- Lewis, Joseph & Lewis, Hiel (April 30, 1879), , Amboy Journal, vol. 24, no. 5, p. 1.
- Mack, Solomon (1811), A Narraitve [sic] of the Life of Solomon Mack, Windsor: Solomon Mack, (No ISBN assigned).
- McKiernan, F. Mark (1971), The Voice of One crying in the Wilderness: Sidney Rigdon, Religious Reformer, 1793-1876, Lawrense, KS, Corondao Press, ISBN not available.
- Newell, Linda King and Valeen Tippetts Avery (1984), Mormon Enigma: Emma Hale Smith, Prophet's Wife, "Elect Lady", Polygamy's Foe, Garden City, NY, Doubleday, ISBN 0-252-02399-4.
- Norwich, Vermont (March 15, 1816), A Record of Strangers Who are Warned Out of Town, 1813–1818 (Norwich Clerk's Office), p. 53, published in Vogel, Dan, ed. (1996), Early Mormon Documents, Vol. 1, Signature Books, ISBN 1-56085-072-8, page 666.
- Phelps, W. W., ed. (1833), A Book of Commandments, for the Government of the Church of Christ, Zion: W. W. Phelps & Co..
- Porter, Larry C. (1969), "Reverend George Lane—Good "Gifts", Much "Grace", and Marked "Usefulness"", BYU Studies, vol. 9, no. 3, pp. 321–340.
- Porter, Larry C. (1971), A Study of the Origins of the Church of Jesus Christ of Latter-day Saints in the States of New York and Pennsylvania, 1816–1831, Ph. D dissertation, BYU.
- Quinn, D. Michael (1998), Early Mormonism and the Magic World View, Signature Books, 2d ed., ISBN 1-56085-089-2.
- Roberts, B. H., ed. (1902), History of the Church of Jesus Christ of Latter-day Saints, Church of Jesus Christ of Latter-day Saints.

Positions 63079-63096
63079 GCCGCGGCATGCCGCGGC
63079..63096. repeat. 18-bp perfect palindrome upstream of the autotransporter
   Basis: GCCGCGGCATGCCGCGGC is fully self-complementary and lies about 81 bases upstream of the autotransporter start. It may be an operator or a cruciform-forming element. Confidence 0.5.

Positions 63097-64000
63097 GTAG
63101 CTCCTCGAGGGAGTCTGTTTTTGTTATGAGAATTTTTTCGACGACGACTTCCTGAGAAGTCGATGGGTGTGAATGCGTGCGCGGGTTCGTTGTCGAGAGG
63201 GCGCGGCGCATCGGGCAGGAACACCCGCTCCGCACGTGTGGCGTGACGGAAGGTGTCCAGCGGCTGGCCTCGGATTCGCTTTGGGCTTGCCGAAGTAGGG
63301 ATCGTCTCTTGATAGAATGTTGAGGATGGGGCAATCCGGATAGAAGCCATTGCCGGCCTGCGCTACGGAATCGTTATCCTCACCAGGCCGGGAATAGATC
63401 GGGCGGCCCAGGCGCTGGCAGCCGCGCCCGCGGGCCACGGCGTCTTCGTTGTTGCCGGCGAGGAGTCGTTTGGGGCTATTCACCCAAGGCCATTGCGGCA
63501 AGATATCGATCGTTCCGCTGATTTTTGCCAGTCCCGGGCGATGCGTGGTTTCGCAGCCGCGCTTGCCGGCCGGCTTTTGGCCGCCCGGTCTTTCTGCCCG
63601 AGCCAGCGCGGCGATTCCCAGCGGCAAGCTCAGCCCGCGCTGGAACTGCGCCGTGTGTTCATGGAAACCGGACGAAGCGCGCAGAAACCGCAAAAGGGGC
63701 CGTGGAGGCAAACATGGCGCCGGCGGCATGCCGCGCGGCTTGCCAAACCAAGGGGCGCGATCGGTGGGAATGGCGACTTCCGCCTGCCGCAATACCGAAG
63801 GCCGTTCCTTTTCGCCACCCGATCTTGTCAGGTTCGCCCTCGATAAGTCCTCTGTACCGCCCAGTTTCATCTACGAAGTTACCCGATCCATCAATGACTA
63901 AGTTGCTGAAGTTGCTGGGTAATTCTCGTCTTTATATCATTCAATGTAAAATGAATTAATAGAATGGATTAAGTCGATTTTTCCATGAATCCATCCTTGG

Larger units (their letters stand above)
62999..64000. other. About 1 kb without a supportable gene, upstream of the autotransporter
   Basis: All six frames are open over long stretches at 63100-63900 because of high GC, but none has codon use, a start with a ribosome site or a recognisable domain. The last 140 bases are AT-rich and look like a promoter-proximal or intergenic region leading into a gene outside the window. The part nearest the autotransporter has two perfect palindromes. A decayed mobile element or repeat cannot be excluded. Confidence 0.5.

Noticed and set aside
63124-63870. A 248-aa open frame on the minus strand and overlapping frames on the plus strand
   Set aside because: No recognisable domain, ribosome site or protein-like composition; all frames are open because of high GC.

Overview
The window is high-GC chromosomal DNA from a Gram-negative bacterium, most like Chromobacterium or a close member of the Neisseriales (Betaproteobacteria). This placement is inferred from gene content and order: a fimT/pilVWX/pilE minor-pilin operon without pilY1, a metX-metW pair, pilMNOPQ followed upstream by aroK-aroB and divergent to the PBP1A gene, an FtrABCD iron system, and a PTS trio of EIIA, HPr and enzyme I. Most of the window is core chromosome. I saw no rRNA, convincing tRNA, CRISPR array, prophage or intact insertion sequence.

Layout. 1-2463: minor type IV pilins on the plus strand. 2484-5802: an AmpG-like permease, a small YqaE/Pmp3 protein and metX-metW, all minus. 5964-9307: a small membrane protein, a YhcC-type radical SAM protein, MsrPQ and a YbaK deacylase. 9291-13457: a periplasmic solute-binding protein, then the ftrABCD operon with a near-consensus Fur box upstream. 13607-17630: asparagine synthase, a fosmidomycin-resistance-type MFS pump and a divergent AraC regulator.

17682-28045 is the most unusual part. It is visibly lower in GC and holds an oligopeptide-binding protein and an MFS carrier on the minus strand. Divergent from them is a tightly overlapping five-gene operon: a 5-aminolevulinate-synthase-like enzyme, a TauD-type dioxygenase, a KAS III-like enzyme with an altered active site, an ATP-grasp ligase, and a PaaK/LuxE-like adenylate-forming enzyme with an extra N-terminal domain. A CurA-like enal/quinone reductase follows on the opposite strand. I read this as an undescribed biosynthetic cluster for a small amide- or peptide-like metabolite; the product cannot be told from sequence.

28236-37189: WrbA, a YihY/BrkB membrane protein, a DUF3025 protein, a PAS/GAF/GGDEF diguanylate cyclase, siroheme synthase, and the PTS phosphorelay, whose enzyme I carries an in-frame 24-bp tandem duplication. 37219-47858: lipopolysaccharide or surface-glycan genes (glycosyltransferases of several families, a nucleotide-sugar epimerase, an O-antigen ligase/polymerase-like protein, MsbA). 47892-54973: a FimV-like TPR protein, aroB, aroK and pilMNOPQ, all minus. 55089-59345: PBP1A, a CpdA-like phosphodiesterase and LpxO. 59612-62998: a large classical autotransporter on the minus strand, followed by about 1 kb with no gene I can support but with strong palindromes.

- Smith, Joseph, Jr., translator (1830), The Book of Mormon: An Account Written by the Hand of Mormon, Upon Plates Taken from the Plates of Nephi, Palmyra, New York: E. B. Grandin.
- Smith, Joseph, Jr. (1832) History of the Life of Joseph Smith, in Joseph Smith Letterbook 1, pp. 1–6, Joseph Smith Collection, LDS Church Archives, Salt Lake City, published in Jessee, Dean C. (ed.) (2002), Personal Writings of Joseph Smith, Salt Lake City: Deseret Book, ISBN 1-57345-787-6.
- Smith, Joseph, Jr. et al., eds. (1835), Doctrine and Covenants of the Church of the Latter Day Saints, Kirtland, Ohio: F. G. Williams & Co.
- Smith, Joseph, Jr. et al. (1838–1842) History of the Church Ms., vol. A–1, pp. 1–10, LDS Church Archives, Salt Lake City, published in Jessee, Dean C. (ed.) (2002), Personal Writings of Joseph Smith, Salt Lake City: Deseret Book, ISBN 1-57345-787-6.
- Smith, Joseph Fielding (1946-1949), Church History and Modern Revelation, Deseret.
- Smith, Lucy Mack (1853), Biographical Sketches of Joseph Smith the Prophet, and His Progenitors for Many Generations, Liverpool: S.W. Richards.
- Smith, William (1883), William Smith on Mormonism: A True Account of the Origin of the Book of Mormon, Lamoni, Iowa: RLDS Church, (ISBN not assigned).
- Stevenson, Edward (1882), "One of the Three Witnesses: Incidents in the Life of Martin Harris", The Latter Day Saints' Millennial Star, vol. 44, pp. 78–79, 86–87.
- Tiffany, Joel (1859), "Mormonism, No. II", Tiffany's Monthly, vol. 5, pp. 163-170.
- Tucker, Pomeroy (1867), Origin, Rise and Progress of Mormonism, New York: D. Appleton.
- Turner, Orasmus (1851), Vogel, Dan (1994), "The Locations of Joseph Smith's Early Treasure Quests", Dialogue: A Journal of Mormon Thought, vol. 27, no. 3, pp. 197-231.
- Whitmer, David (1887), An Address to All Believers in Christ By A Witness to the Divine Authenticity of the Book of Mormon, David Whitmer, Richmond, Missouri.
In addition, Smith is also the main subject of virtually all works dealing with the early Latter Day Saint movement.
- Further information: Works relating to Joseph Smith, Jr.
- Smith Political Family
- History of the Latter Day Saint movement
- Controversies regarding Mormonism
- Joseph Smith: Prophet of the Restoration (film)
- Joseph Smith, Jr. and Polygamy
- Lectures on Faith